James McBride is an author, musician, and screenwriter. His 1996 memoir, The Color of Water, is a standard selection in many schools and universities across the United States. It remained on the New York Times bestseller list for two years and has been translated into 16 languages. His debut novel, Miracle at St. Anna, was transformed into a major motion picture directed by Spike Lee and released by Disney/Touchstone Pictures in September 2008. McBride also wrote the script for the film, now available on DVD. His latest novel, Song Yet Sung, is now in paperback.
McBride is a native New Yorker. He studied composition at the conservatory and later received his master's in journalism degree at Columbia University. He had a brief yet successful career as a staff writer for the Boston Globe, the Washington Post, and People magazine. His stories have appeared in Essence and Rolling Stone magazines, and the New York Times. His April 2007 National Geographic story entitled “Hip Hop Planet” is a highly respected discourse on African American music and culture.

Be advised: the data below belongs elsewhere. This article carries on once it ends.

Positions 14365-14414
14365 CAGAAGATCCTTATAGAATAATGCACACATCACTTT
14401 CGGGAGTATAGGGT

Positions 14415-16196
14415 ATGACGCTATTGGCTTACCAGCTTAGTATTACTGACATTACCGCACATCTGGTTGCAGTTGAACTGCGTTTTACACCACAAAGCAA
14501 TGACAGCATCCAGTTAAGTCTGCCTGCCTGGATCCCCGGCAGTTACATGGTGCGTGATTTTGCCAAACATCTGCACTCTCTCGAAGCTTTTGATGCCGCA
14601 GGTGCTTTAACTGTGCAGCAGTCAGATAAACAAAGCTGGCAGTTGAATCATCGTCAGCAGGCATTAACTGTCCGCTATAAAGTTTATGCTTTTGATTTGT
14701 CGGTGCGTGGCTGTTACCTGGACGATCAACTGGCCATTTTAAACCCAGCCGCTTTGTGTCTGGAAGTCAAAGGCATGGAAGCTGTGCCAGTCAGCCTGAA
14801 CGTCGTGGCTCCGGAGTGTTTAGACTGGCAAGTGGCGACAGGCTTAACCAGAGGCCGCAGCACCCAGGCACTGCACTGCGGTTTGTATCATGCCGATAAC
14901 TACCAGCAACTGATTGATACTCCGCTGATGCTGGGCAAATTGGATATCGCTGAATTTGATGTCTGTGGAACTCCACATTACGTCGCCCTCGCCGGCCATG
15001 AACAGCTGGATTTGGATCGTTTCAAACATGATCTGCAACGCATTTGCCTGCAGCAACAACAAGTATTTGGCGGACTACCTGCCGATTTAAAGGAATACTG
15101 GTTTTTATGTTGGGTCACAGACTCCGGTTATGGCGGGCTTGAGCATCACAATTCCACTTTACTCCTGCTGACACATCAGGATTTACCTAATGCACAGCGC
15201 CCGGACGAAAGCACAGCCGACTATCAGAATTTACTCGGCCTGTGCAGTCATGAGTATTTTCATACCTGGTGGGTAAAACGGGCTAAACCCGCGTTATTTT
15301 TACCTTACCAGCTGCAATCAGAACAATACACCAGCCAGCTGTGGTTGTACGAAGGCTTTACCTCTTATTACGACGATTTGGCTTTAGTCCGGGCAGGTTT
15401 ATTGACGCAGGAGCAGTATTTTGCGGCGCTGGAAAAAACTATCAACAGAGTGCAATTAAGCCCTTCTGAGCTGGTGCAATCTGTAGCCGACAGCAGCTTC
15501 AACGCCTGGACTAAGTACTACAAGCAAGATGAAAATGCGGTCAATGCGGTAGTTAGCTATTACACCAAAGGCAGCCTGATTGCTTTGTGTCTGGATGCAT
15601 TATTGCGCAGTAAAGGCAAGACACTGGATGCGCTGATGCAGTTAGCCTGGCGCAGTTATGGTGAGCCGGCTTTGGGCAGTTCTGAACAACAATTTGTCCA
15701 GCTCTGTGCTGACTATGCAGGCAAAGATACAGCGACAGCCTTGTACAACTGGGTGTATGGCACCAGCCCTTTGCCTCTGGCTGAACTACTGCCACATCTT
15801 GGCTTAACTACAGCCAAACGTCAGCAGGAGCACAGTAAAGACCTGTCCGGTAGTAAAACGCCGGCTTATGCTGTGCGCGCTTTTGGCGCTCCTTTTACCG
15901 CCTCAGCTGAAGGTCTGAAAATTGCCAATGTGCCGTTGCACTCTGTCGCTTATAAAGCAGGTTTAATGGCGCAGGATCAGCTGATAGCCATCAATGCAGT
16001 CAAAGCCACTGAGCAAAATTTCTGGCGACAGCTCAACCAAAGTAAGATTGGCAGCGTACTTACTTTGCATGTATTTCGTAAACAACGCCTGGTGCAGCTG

In addition to his literary and journalism career, McBride is a saxophonist who tours with his six-piece jazz, rhythm and blues band. He served as a sideman with jazz legend Jimmy Scott. He has written songs, both music and lyrics, for Anita Baker, Grover Washington Jr., Purafe, Gary Burton, and for the PBS television character “Barney,” though not the famous I Love You song.
A frequent speaker or lecturer at Oberlin, McBride holds several honorary doctorates and is currently a distinguished writer in residence at the Arthur L. Carter Journalism Institute at New York University. He is married with three children.